This provision, known as the Primary Care Incentive Payment (PCIP), provides a 10 percent Medicare bonus payment to primary care physicians during a five-year period and was passed as part of the Patient Protection and Affordable Care Act. "James Reschovsky, Ph.D., and colleagues, in a study published on March 21, 2012, found that making the primary care bonus permanent would boost the number of primary care visits by 8.8 percent, while also raising the overall cost of primary care visits. But these increases would yield more than a six-fold annual return in lower Medicare costs for other services," said the AAFP.
The Academy also pointed out that if Congress does not extend the Medicare/Medicaid parity provision beyond the two-year test period, it will send a negative message to medical students about the future of primary care. Permanently extending the PCIP and the Medicaid parity provision, "sends a message to medical students that primary care matters for all patients, regardless of their income and health status," said the AAFP.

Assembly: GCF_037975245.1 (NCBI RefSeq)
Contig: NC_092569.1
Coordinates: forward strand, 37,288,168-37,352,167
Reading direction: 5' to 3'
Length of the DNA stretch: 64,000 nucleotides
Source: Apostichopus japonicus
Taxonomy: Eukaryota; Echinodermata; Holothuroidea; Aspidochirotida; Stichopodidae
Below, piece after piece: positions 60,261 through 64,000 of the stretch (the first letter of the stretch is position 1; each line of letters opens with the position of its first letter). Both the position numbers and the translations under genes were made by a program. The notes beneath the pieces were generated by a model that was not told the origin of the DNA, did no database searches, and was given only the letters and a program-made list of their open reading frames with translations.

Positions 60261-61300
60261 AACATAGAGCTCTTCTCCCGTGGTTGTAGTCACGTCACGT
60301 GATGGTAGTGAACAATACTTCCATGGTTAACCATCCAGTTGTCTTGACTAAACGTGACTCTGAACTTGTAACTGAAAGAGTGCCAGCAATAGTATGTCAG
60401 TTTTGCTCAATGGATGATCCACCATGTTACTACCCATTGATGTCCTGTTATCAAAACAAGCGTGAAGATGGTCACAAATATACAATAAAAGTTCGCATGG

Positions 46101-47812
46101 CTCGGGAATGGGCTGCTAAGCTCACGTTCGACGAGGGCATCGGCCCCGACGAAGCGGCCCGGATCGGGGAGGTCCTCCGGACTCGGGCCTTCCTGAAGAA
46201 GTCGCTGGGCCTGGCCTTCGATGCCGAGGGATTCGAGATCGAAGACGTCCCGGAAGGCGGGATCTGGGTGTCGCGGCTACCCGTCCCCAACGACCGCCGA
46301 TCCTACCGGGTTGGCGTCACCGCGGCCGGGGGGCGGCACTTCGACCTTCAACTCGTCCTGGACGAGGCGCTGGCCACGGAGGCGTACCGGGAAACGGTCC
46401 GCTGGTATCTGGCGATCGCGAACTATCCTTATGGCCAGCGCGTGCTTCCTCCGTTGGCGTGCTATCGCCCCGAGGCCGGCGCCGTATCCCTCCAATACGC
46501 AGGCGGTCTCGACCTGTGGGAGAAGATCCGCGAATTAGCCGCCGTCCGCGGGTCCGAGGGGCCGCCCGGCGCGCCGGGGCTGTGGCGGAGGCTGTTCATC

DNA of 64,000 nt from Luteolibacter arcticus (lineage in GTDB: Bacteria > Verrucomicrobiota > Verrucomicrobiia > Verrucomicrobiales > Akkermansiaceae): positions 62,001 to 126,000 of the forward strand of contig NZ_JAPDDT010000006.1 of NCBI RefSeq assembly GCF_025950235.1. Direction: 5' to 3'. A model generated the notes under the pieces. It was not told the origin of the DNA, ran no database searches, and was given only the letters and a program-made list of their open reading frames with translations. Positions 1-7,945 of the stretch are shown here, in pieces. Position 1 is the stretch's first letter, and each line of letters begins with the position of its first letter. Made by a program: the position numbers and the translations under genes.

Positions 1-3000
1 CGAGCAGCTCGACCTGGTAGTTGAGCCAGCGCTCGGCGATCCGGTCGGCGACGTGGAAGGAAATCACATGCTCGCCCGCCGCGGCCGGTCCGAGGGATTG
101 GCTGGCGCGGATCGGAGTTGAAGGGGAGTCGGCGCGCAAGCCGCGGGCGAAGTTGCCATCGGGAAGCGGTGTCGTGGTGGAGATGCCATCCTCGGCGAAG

In the white paper, the AAFP also reported on a number of private sector initiatives testing alternative health care delivery and payment models that have been tried successfully. These private sector innovations are demonstrating the ability of primary care to save costs and improve care in a relatively short period of time, according to the AAFP white paper.
"Innovative payment methods for primary care will enable practices to transform how their care is designed and delivered, not only for Medicare patients, but for non-Medicare patients, as well," said the AAFP.
In turn, practice transformation can lead to increased patient and physician satisfaction, which is a benefit ranked nearly as high as income in studies of family physicians. "Thus, through such initiatives, the primary care physician workforce shortage can be addressed."